Smart Homes Bring Added Safety for Older People

Smart homes could revolutionise the lives of older people in our society, according to a three-year study undertaken by researchers from Singapore Management University. Project SHINE Seniors involved installing motion sensors and panic buttons in the one-bedroom apartments of 50 senior citizens. These connected them to medical professionals and an emergency response team.

Safety and Security

The goal of the pilot study was to determine whether older people would be able to remain in their own homes rather than move to sheltered housing or a care setting if their homes were adapted with smart technology. Motion sensors and telecare alarms were installed in each home. Motion sensors are crucial for maintaining safety, because they can detect a situation where the individual had perhaps fallen or become ill or immobile. If the sensors detect a significant period of inactivity, they can send a message to a trained response team who can rush to the scene. The reasoning behind this is that if somebody has fallen, or suffered a stroke or other debilitating physical event, they will be unable to access their personal alarm.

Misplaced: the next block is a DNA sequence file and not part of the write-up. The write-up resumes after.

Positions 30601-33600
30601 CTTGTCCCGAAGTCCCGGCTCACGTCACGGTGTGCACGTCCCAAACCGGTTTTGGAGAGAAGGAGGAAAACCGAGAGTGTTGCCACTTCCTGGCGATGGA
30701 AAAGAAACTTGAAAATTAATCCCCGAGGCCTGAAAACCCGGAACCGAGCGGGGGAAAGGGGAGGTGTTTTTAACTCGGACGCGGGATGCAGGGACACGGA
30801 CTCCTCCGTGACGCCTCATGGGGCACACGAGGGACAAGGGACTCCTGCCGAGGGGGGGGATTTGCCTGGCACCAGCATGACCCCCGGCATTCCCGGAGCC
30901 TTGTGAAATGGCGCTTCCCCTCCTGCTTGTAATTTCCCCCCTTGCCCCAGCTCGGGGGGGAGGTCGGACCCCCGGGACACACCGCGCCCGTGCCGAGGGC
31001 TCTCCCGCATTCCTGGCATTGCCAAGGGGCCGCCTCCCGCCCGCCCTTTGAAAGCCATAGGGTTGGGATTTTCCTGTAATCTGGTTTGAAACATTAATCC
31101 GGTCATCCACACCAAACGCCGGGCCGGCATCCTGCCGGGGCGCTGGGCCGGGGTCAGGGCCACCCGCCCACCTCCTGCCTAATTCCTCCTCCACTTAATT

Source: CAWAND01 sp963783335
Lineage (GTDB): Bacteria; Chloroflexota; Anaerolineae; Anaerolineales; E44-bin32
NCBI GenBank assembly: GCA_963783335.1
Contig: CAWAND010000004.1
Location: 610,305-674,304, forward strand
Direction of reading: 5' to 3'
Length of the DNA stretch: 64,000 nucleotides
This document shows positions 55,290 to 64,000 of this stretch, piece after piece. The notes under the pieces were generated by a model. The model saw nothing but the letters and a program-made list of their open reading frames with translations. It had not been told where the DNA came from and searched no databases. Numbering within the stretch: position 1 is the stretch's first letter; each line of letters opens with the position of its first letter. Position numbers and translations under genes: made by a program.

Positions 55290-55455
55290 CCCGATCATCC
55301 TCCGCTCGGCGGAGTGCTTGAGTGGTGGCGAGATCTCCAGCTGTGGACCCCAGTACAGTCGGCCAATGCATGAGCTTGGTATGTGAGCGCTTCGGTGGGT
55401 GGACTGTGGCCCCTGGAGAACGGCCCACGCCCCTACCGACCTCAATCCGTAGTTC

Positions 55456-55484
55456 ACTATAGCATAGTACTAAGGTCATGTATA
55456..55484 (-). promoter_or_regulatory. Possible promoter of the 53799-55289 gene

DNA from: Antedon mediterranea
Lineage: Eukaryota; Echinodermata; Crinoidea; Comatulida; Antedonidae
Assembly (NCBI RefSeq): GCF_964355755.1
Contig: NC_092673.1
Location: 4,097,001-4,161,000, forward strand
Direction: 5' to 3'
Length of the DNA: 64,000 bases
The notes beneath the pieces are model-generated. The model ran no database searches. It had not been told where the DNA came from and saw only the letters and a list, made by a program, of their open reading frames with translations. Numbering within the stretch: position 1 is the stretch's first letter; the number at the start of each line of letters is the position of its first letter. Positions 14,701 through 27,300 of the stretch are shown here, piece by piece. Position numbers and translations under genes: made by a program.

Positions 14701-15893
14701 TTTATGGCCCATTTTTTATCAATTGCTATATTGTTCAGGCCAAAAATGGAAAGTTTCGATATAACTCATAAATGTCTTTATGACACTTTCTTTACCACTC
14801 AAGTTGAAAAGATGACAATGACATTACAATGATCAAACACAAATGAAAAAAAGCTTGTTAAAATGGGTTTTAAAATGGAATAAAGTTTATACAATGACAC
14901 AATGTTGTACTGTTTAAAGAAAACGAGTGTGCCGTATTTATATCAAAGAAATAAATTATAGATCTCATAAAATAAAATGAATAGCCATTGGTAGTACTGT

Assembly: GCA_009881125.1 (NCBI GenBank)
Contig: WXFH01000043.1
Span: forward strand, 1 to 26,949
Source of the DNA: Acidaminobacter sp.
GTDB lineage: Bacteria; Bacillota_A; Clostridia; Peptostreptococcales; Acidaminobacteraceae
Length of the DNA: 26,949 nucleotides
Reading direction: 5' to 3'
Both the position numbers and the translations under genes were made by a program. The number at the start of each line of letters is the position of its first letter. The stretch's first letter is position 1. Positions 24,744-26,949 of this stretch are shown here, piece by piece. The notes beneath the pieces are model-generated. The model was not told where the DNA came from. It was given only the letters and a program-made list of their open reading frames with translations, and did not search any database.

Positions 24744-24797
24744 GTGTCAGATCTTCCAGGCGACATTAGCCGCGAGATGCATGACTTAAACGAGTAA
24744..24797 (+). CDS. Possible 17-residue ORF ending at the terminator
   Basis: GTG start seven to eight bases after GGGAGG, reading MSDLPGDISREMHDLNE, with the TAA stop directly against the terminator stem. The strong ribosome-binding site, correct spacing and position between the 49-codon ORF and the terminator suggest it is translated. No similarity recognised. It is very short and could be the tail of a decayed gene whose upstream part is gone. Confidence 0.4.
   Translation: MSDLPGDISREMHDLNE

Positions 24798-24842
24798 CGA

Independence and Privacy

The research project was the brainchild of Professor Tan Hwee Pink, Academic Director at iCityLab, who conducted the study. The project was part of a wider endeavour in Singapore to provide a technology-enabled solution to the needs of an ageing population. Singapore has one of the lowest birth rates in the world, and there are concerns that the younger generation is simply not large enough to care for its forebears. One of the difficulties facing teams who provide elderly care is how to safely monitor those at risk when staffing is low. Sitting alongside this dilemma is the need for independence and privacy amongst the elderly, many of whom would feel imposed upon by constant checks from relatives or carers. Smart technology such as the panic buttons and motion sensors piloted in this study can provide an excellent solution to the resourcing problem and the independence issue. Most older people who participated in the study said they would much prefer to stay in their own homes rather than move into assisted living, and the data gathered using the smart technology added a safety blanket into their lives with discreet, non-invasive monitoring. The unobtrusive nature of the motion sensors means that people are far more likely to accept them into their lives than cameras or audio devices, which create the dreaded "Big Brother" scenario. All of the people who participated in the study expressed a desire to continue with their personal alarms and motion sensors. It is now expected that Singapore will build many of these smart homes as part of its endeavour to support its ageing population and ease the pressure on health services.